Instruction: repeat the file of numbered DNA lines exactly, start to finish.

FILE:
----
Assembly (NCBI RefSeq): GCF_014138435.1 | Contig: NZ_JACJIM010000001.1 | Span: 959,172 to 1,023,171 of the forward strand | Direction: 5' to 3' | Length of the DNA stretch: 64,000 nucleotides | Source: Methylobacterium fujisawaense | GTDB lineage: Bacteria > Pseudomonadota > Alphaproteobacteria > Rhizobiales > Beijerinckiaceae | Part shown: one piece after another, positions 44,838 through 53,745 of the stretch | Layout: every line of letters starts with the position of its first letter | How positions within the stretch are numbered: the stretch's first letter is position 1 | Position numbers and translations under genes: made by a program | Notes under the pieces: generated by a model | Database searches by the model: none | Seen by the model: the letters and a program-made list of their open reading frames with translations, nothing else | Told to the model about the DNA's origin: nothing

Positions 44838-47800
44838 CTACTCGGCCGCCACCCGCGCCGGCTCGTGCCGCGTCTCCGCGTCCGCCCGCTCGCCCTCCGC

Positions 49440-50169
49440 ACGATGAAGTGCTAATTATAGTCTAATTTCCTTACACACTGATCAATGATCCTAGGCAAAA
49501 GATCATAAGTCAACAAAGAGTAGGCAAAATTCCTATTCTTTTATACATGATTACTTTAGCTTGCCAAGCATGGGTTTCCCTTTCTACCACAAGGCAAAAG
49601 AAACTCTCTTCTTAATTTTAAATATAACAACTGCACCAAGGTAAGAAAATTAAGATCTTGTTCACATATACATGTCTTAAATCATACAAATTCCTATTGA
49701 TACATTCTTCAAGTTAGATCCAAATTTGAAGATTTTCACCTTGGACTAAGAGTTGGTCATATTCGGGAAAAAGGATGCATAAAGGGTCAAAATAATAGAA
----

Assembly (NCBI RefSeq): GCF_014138435.1 | Contig: NZ_JACJIM010000001.1 | Span: 959,172 to 1,023,171 of the forward strand | Direction: 5' to 3' | Length of the DNA stretch: 64,000 nucleotides | Source: Methylobacterium fujisawaense | GTDB lineage: Bacteria > Pseudomonadota > Alphaproteobacteria > Rhizobiales > Beijerinckiaceae | Part shown: one piece after another, positions 44,838 through 53,745 of the stretch | Layout: every line of letters starts with the position of its first letter | How positions within the stretch are numbered: the stretch's first letter is position 1 | Position numbers and translations under genes: made by a program | Notes under the pieces: generated by a model | Database searches by the model: none | Seen by the model: the letters and a program-made list of their open reading frames with translations, nothing else | Told to the model about the DNA's origin: nothing

Positions 44838-47800
44838 CTACTCGGCCGCCACCCGCGCCGGCTCGTGCCGCGTCTCCGCGTCCGCCCGCTCGCCCTCCGC

Positions 49440-50169
49440 ACGATGAAGTGCTAATTATAGTCTAATTTCCTTACACACTGATCAATGATCCTAGGCAAAA
49501 GATCATAAGTCAACAAAGAGTAGGCAAAATTCCTATTCTTTTATACATGATTACTTTAGCTTGCCAAGCATGGGTTTCCCTTTCTACCACAAGGCAAAAG
49601 AAACTCTCTTCTTAATTTTAAATATAACAACTGCACCAAGGTAAGAAAATTAAGATCTTGTTCACATATACATGTCTTAAATCATACAAATTCCTATTGA
49701 TACATTCTTCAAGTTAGATCCAAATTTGAAGATTTTCACCTTGGACTAAGAGTTGGTCATATTCGGGAAAAAGGATGCATAAAGGGTCAAAATAATAGAA